In a great example of choosing winners and losers in the competition of species the US Fish and Wildlife Service (FWS) has decided to start shooting the barred owl to protect the spotted one. A classic example of bias of spots over stripes.
The spotted owl is the poster boy on how to use the Endangered Species Act to accomplish a goal beyond the species itself and how things can get messed up.
Because the spotted owl lives in old growth forest and because populations were low eco advocates used the spotted owl to stop all cutting of old growth forests in the western US. It was exactly this issue that birthed the Center for Biological Diversity, (and it was while working hooting up owls that it's founder got busted for shop lifting a pair of boots at Walmart)
Personally, you know, in my own opinion, based on nothing scientific at all, I like old growth forests. Now I've heard forest management types say that our suspension of scientific management (cutting and planting) has caused the intense fires due to fuel build up. Who knows, I sure don't. I do know that ending the logging industry put a lot of middle class families onto the welfare rolls and caused the decline of many towns that have never recovered. Similar to autos, steel, and coal, we are great at getting rid of working class jobs, less good about keeping lives and families from being destroyed because of it.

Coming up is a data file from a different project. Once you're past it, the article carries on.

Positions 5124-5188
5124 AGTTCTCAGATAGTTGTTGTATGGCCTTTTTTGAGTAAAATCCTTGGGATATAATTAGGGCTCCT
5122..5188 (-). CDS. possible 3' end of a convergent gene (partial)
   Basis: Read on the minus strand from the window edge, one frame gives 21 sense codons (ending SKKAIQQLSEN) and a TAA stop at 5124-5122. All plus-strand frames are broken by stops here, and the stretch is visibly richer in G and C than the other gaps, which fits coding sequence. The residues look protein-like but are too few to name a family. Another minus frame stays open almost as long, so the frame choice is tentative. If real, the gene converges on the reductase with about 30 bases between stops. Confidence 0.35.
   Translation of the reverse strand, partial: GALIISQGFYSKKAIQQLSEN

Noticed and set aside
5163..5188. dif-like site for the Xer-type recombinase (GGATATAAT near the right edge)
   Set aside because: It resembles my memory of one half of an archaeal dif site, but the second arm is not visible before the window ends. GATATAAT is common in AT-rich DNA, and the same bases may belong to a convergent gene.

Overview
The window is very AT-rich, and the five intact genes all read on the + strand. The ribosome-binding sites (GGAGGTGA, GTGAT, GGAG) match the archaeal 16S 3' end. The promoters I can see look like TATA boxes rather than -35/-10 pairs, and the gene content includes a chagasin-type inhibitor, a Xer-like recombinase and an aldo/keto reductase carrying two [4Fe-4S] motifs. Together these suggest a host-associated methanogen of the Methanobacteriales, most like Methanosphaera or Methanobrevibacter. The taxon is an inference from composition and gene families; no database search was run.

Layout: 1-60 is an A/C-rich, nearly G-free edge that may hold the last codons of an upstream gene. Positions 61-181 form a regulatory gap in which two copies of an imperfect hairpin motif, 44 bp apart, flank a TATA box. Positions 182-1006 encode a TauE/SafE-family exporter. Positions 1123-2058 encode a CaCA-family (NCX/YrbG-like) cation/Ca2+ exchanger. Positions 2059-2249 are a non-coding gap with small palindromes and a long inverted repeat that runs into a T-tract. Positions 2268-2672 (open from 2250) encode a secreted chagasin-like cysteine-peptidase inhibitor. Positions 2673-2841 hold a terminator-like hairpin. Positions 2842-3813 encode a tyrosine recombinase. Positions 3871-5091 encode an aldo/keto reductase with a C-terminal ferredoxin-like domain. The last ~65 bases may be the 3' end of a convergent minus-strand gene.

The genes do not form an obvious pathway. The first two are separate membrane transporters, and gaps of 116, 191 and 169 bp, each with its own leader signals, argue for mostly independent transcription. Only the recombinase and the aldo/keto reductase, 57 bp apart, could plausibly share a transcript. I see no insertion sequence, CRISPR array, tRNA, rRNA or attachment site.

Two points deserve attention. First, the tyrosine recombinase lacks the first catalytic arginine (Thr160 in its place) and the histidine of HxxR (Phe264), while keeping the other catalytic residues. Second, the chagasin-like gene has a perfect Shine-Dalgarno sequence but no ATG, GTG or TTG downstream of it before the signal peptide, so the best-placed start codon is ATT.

But back to the owl.
What first caught my attention was a posting on one of the greenie type blogs I read. "Hunters to start killing owls". I of course knew this to be a misrepresentation. Hunters don't cook up roasted owl breast or stuff owl trophies. They aren't culling the owl population using what's called "sport hunting" there are no licenses, no open season, no public hunting. What they mean is contract employees of probably Wildlife Services or bounty hunters.
The AP in their long article calls them "armed bird specialists". Now that's as convoluted a description of a bird hunter for hire as I've ever read.
I do know that barred owls have been slowly moving westward for decades. They are more aggressive and outcompete their poor spotted cousins. I'm not at all sure it's worth trying to save the spots. Unless there is a place where they are more suited to live than barred owls I see it as a futile endeavor, only delaying the inevitable.